Greats of the Game: Gordie Howe
By Chris Foreman, Featured Writer
A nickname is perhaps the most defining aspect of a player and his influence on the game. Mario Lemieux's arsenal of skills is so astonishing that fans have anointed him both "Super Mario" and "Le Magnifique." All-time National Hockey League leading scorer, Wayne Gretzky, is known simply as the "Great One."
However, the moniker fashioned by the man Gretzky adored as a youth is unsurpassable. I'm speaking of "Mr. Hockey," Gordie Howe.
Born Mar. 31, 1928, Howe left an indelible mark on the NHL before stepping aside, for good, at the age of 52. The embodiment of the term "power forward" before it became a staple in our puck lingo, Howe was a smooth skater with underrated speed.
He was a giant, both literally and figuratively, in his era, standing six-feet tall and tipping the scales at 205 pounds. Unlike many who today exhibit a one-dimensional game, Howe played a comprehensive brand, recognizing the significance of defense and team play.
The Floral, Saskatchewan native's lore spanned five decades and 32 professional seasons (1946-71; 73-80). Over that period, Howe revised dozens of NHL records, capturing the primary marks for games played (1,767), goals (802), assists (1,049), and points (1,850). Although Gretzky would later smash every conceivable account related to point-scoring, Howe still retains the top spot in both seasons (26) and games played, and most season-ending All-Star Teams (21; including 12 First-team selections).
In his professional tenure, including playoffs, Howe tallied a phenomenal 2,421 games, 1,071 goals, 1,518 assists and 2,589 points.
Regardless, his career nearly ended four years into its inception when Howe sustained a fractured skull in a playoff game. Howe zeroed in on Toronto Maple Leaf Ted Kennedy with the intent of knocking him off his skates. Instead, the Hall of Fame center had the foresight to stop short, while Howe, unable to halt his momentum, crashed head-first into the boards.
Following an operation to alleviate the tension on his brain, Howe returned to the game having earned a tic and the less-than-prestigious nickname, "Blinky."
The incident could have proven fatal, but it was this relentless, all-out style of play which separated Howe from his peers. Notoriously gritty in an age when the trait described the genre of play, Howe attained the handles "Mr. Elbows" and "Power" from his adversaries and teammates, respectively. A modern-day statistic which best-elucidates his methodology is the "Gordie Howe Hat Trick." Such a distinction encompasses a player who in a single game scores a goal, assists on another and engages in a fight.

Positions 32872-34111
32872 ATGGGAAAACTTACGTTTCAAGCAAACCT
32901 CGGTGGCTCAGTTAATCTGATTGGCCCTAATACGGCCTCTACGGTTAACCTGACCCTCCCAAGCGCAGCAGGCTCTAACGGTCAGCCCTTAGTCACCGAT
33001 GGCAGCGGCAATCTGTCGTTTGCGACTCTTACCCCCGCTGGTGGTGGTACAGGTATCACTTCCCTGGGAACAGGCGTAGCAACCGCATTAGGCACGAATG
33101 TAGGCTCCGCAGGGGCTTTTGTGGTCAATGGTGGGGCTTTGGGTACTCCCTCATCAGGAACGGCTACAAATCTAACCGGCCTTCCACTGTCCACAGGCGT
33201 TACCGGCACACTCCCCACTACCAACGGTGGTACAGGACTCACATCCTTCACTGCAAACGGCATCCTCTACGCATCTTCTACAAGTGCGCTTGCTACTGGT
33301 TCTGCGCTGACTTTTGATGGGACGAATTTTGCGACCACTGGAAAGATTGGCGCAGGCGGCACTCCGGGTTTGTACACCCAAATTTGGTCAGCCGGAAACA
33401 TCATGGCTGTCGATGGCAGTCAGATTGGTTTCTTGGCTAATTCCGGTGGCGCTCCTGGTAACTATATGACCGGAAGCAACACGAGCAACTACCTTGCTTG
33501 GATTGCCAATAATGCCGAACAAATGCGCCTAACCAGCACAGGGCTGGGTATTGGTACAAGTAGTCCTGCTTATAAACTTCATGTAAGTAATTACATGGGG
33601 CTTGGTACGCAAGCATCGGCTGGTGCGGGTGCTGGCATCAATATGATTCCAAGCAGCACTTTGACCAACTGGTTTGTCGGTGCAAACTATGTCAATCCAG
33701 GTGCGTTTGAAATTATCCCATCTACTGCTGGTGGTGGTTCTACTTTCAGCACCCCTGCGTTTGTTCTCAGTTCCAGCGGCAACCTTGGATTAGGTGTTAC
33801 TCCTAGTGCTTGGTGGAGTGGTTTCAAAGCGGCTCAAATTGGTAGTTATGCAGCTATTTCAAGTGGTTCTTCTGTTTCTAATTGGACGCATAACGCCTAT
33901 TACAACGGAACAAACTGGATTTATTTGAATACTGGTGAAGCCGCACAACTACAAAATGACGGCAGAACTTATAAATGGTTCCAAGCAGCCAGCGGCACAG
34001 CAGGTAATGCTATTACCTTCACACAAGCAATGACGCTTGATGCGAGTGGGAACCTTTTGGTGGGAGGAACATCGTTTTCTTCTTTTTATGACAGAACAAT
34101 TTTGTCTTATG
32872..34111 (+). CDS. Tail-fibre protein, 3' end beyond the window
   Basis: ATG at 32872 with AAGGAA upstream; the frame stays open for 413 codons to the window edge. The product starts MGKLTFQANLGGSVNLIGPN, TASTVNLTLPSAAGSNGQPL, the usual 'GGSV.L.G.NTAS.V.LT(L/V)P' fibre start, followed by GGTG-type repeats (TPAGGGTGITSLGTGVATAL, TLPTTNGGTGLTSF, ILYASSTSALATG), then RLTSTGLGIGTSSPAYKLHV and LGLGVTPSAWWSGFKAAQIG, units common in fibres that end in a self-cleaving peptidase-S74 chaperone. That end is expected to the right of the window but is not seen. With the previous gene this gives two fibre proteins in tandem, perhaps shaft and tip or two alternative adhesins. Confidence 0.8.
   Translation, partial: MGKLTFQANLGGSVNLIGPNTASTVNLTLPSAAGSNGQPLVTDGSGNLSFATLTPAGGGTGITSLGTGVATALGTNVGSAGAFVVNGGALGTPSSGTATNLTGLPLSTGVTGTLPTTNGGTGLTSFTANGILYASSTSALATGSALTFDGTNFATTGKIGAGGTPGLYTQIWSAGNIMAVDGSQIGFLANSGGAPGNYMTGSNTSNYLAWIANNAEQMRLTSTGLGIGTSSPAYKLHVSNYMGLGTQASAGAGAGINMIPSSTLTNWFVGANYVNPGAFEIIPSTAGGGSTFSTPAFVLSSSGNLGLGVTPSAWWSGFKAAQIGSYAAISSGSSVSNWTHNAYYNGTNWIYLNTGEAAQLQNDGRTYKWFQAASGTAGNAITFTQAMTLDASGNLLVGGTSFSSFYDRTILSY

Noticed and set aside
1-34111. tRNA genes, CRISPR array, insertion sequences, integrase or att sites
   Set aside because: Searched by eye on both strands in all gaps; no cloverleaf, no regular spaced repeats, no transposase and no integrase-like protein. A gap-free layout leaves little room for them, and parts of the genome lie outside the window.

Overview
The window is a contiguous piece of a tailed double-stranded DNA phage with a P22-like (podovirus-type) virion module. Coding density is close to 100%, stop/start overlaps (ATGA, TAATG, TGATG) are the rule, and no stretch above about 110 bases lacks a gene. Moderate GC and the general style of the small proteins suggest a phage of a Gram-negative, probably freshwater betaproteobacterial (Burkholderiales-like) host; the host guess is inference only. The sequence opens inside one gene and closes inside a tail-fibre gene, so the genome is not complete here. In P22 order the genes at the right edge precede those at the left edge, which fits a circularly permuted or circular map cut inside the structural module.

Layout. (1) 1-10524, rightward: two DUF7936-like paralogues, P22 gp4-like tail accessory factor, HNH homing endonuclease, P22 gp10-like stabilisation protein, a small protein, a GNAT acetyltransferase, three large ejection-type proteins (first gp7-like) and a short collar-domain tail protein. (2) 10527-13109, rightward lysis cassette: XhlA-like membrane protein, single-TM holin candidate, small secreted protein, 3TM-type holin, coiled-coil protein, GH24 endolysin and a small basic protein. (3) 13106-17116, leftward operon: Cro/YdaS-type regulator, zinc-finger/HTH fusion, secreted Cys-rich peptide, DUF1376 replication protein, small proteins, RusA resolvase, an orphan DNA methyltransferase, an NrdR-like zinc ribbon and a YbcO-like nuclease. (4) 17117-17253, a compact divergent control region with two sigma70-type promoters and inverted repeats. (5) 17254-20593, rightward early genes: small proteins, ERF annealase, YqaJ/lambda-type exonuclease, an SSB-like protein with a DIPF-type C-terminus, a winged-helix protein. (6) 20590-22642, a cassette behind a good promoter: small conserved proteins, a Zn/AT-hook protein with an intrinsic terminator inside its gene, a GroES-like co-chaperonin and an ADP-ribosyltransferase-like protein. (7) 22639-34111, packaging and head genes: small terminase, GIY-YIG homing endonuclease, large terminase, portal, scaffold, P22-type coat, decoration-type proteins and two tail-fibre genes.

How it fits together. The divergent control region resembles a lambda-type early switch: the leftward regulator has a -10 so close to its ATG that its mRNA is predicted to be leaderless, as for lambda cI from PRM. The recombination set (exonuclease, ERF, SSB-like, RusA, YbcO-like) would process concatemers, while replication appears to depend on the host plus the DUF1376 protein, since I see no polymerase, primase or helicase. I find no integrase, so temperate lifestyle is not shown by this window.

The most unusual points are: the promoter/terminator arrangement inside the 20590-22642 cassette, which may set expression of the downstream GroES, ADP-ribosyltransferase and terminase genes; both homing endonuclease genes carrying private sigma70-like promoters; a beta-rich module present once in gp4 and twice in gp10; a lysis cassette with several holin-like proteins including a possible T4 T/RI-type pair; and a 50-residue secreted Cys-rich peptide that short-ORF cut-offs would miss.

Howe's epic career began in 1946 in Detroit, but could easily have originated three years earlier with the New York Rangers. The "Blue Shirts" invited the right wing to their workouts in Winnipeg as a 15-year-old, but he was homesick, and they felt he was too scrawny to play. He declined a scholarship to Notre Dame College in Saskatchewan.
A year later he attended Detroit's training camp, and would eventually work his way onto the roster after spending a season each with Junior franchises Saskatoon and Galt, and Omaha of the United States Hockey League.
Howe scored his first goal on Oct. 16, 1946. Eight-hundred more regular season NHL tallies followed before he hung up the skates in 1980. His accolades include six Hart Trophies as the league's Most Valuable Player, a half-dozen scoring championships and four Stanley Cup championships (1950, 52, 54, 55).
Howe shares much of his success with the many stars who played beside him. His early linemates on the "Production Line," Ted Lindsay and Sid Abel, were each a Hall of Famer in his own right. Later, Howe joined another Hall of Fame duo, Alex Delvecchio and Frank Mahovlich. In addition, Bobby Hull teamed with him for nine games in Hartford in the final season for each.
It was the family reunion unit, however, which meant the most to Howe. Having stayed around long enough to acquire another nickname, "Gramps," Howe realized a feat that fathers and sons can only dream about. Gordie, and sons Mark and Marty, not only played on the same professional team (Houston Aeros), but conquered the World Hockey Association in winning two Avco Cups.
The opportunity seemed remote when Gordie retired, for the first time, in 1971. Nonetheless, after spending two miserable seasons in Detroit's front office in an insignificant role, Howe enlisted with the Aeros when Coach Bill Dineen asked him to give the game another try.
In 1977, the trio moved on to New England (now Hartford) and helped in legitimizing the franchise and the WHA. Howe's presence solidified the WHA and aided in causing the league's merger with the NHL for the 1979-80 campaign.
Howe participated in one final All-Star Game in 1980, a season in which he appeared in all 80 of Hartford's regular season games, an unimaginable feat for most before or after him, let alone at 52.
Inducted into Hockey's Hall of Fame in 1972, shattered records may tarnish Howe's legacy. However, Gordie exemplified the true definition of a hockey player: a classy competitor, an industrious worker, a fearless leader, and proud to represent himself, his organization and the city he played for. Long after we forget his statistics, those attributes are what will live on and be passed down to younger generations.
Gordie Howe is hockey.
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